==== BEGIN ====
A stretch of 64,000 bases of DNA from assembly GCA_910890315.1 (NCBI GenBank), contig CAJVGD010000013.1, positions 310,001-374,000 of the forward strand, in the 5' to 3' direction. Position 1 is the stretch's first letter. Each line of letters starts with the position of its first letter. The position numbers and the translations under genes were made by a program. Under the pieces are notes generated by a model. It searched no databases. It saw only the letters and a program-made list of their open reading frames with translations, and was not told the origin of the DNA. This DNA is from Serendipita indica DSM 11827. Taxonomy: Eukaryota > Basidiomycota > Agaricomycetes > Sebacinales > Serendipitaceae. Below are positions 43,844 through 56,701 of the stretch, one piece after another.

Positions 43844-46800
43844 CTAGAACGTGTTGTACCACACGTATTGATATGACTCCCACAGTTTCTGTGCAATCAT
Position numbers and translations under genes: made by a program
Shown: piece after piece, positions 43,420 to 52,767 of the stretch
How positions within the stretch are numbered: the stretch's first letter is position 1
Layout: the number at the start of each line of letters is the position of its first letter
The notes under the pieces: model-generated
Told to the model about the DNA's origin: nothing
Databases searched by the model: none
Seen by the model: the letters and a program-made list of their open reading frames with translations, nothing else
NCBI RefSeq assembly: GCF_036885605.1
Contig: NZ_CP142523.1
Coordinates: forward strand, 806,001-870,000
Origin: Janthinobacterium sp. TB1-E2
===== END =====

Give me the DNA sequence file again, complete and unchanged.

A stretch of 64,000 bases of DNA from assembly GCA_910890315.1 (NCBI GenBank), contig CAJVGD010000013.1, positions 310,001-374,000 of the forward strand, in the 5' to 3' direction. Position 1 is the stretch's first letter. Each line of letters starts with the position of its first letter. The position numbers and the translations under genes were made by a program. Under the pieces are notes generated by a model. It searched no databases. It saw only the letters and a program-made list of their open reading frames with translations, and was not told the origin of the DNA. This DNA is from Serendipita indica DSM 11827. Taxonomy: Eukaryota > Basidiomycota > Agaricomycetes > Sebacinales > Serendipitaceae. Below are positions 43,844 through 56,701 of the stretch, one piece after another.

Positions 43844-46800
43844 CTAGAACGTGTTGTACCACACGTATTGATATGACTCCCACAGTTTCTGTGCAATCAT
Position numbers and translations under genes: made by a program
Shown: piece after piece, positions 43,420 to 52,767 of the stretch
How positions within the stretch are numbered: the stretch's first letter is position 1
Layout: the number at the start of each line of letters is the position of its first letter
The notes under the pieces: model-generated
Told to the model about the DNA's origin: nothing
Databases searched by the model: none
Seen by the model: the letters and a program-made list of their open reading frames with translations, nothing else
NCBI RefSeq assembly: GCF_036885605.1
Contig: NZ_CP142523.1
Coordinates: forward strand, 806,001-870,000
Origin: Janthinobacterium sp. TB1-E2